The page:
I'm the only person she trusts and she has told me this many times.
Texas, if she has strong BPD traits as you suspect, the reverse should be true. The closer you get to a BPDer, the greater her fear becomes that you will eventually discover how empty she is on the inside and then will abandon her. This is why BPDers generally have the least trust for the person who loves them the most.
Granted, because a BPDer is unstable, her behavior will be inconsistent. This means she may be able to trust you deeply while "splitting you white," at which times she will not perceive you to pose an abandonment threat. While "splitting you black," however, that trust will evaporate entirely. Hence, BPDers typically are incapable of trusting their partners for extended periods.
Significantly, this abandonment fear -- i.e., inability to trust for sustained periods -- is one of the key features of BPD. This fear can be manifested in many ways but the most obvious is when it takes the form of irrational jealousy or attempts to isolate you away from friends or family. I mention this because you say "my wife is very jealous of girls talking to me" and that she tried to commit suicide immediately after you had told her you wanted a divorce.
My wife seems to have signs of both bipolar and BPD.
Texas, if she has strong BPD traits, you've likely seen strong occurrences of most of the following 18 behaviors:
- 1. Black-white thinking, wherein she categorizes everyone as "all good" or "all bad" and will recategorize someone -- in just a few seconds -- from one polar extreme to the other based on a minor infraction;
- 2. Frequent use of all-or-nothing expressions like "you always" and "you never;"
- 3. Irrational jealousy and controlling behavior that tries to isolate you away from close friends or family members;
- 4. A strong sense of entitlement that prevents her from appreciating your sacrifices, resulting in a "what have you done for me lately?" attitude and a double standard;
- 5. Flipping, on a dime, between adoring you and devaluing you -- making you feel like you're always walking on eggshells;
- 6. Frequently creating drama over issues so minor that neither of you can recall what the fight was about two days later;
- 7. Low self esteem;
- 8. Verbal abuse and anger that is easily triggered, in seconds, by a minor thing you say or do (real or imagined), resulting in temper tantrums that typically last several hours;
- 9. Fear of abandonment or being alone -- evident in her expecting you to “be there” for her on demand, making unrealistic demands for the amount of time spent together, or responding with intense anger to even brief separations or slight changes in plans;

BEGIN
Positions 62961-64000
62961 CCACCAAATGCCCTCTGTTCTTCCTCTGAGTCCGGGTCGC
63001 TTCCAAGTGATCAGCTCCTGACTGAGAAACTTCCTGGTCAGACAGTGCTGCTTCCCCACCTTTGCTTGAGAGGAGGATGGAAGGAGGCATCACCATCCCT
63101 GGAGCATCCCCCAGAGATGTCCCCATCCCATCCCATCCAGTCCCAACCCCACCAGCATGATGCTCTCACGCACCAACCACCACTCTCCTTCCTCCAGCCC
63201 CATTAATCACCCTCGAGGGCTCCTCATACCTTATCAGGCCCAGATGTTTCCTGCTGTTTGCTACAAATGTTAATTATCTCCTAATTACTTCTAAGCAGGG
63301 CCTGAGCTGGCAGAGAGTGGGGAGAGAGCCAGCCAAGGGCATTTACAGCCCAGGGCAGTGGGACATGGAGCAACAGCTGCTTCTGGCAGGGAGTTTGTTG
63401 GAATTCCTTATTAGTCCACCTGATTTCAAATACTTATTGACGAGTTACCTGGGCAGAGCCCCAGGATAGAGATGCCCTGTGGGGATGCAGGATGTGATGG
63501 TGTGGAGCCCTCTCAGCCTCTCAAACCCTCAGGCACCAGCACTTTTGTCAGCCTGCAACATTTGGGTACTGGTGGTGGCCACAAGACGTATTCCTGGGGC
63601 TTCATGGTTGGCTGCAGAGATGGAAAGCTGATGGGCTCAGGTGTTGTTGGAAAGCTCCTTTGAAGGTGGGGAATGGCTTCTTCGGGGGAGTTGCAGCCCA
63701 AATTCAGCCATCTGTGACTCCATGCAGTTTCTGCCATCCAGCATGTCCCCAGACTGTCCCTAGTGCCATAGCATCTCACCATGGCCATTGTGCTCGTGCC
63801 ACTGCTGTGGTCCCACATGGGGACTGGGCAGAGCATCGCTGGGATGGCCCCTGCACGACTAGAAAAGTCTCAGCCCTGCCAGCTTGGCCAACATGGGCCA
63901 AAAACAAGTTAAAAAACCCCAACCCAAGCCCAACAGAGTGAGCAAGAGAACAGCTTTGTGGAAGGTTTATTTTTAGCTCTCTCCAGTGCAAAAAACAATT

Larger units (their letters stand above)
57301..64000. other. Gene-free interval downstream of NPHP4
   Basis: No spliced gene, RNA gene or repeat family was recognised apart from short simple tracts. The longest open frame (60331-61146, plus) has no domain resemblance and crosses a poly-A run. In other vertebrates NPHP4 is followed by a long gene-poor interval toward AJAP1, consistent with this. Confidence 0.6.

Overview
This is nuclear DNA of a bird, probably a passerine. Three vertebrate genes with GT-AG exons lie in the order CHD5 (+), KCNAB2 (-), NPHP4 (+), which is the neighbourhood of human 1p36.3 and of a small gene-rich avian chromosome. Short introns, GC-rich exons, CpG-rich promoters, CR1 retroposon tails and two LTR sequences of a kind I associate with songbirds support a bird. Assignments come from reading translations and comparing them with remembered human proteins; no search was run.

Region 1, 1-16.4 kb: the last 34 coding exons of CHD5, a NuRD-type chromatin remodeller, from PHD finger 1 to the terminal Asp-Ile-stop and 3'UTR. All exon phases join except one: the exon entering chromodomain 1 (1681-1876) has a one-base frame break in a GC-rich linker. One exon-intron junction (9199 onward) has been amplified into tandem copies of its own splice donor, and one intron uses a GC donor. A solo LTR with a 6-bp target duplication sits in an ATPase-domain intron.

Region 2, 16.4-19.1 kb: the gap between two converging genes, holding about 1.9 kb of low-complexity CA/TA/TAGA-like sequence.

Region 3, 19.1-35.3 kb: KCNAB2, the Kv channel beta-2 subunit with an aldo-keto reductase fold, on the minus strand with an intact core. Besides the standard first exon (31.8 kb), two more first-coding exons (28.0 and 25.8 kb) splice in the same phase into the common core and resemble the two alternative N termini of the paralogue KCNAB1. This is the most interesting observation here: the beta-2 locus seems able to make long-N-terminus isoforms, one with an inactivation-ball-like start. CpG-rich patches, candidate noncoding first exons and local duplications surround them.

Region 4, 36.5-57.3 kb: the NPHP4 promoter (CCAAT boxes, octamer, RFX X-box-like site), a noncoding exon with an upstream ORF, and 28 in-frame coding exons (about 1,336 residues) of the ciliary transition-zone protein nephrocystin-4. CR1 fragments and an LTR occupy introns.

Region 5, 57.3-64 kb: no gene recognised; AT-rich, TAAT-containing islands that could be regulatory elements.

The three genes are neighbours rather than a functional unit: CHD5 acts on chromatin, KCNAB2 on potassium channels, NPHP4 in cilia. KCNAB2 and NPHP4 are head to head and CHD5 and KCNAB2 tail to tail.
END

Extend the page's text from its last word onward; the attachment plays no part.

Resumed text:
- 10. Always being "The Victim," a false self image she validates by blaming you for every misfortune;
- 11. Lack of impulse control, wherein she does reckless things without considering the consequences (e.g., binge eating, spending, or sexual activity);
- 12. Complaining that all her previous BFs were abusive and claiming (during your courtship) that you are the only one who has treated her well;
- 13. Mirroring your personality and preferences so perfectly during the courtship period (e.g., enjoying everything and everyone you like) that you were convinced you had met your "soul mate;"
- 14. Relying on you to center and ground her, giving her a sense of direction because her goals otherwise keep changing every few months;
- 15. Relying on you to sooth her and calm her down, when she is stressed, because she has so little ability to do self soothing;
- 16. Having many casual friends but not any close long-term friends (unless they live a long distance away);
- 17. Taking on the personality of whatever person she is talking to, thereby acting quite differently around different types of people; and
- 18. Always convinced that her intense feelings accurately reflect reality -- to the point that she often "rewrites history" because she regards her own feelings as self-evident facts, despite her inability to support them with any hard evidence.
If most of those 18 warning signs sound very familiar, it would be helpful for us to know which are the strongest and most persistent -- and which do not apply at all. I would be glad to join Synthetic and Tom in discussing them with you. If most don't sound familiar, however, please disregard this list.
I would need to get to a computer to explain each one.
Then please do get to a computer. The more information you provide the better we will understand what you may be dealing with. But, importantly, none of us is capable of diagnosing your W's issues. Only a professional can do that.
We nonetheless are able to point you to information that tells you what warning signs to look for. Then you can decide, for yourself, whether the warning signs are sufficiently strong to warrant your spending money and time to see a good clinical psychologist -- for a visit or two all by yourself -- to obtain a candid professional opinion on what you and the kids likely are dealing with.
I caution that BPD is a "spectrum" disorder, which means every adult on the planet occasionally exhibits all BPD traits to some degree (albeit at a low level if the person is healthy). At issue, then, is not whether your W exhibits BPD traits. Of course she does. We all do.
Rather, at issue is whether she exhibits those traits at a strong and persistent level (i.e., is on the upper end of the BPD spectrum). Not having met her, I cannot answer that question. I nonetheless believe you can spot any strong BPD or bipolar warning signs that are present if you take a little time to learn which behaviors are on the list.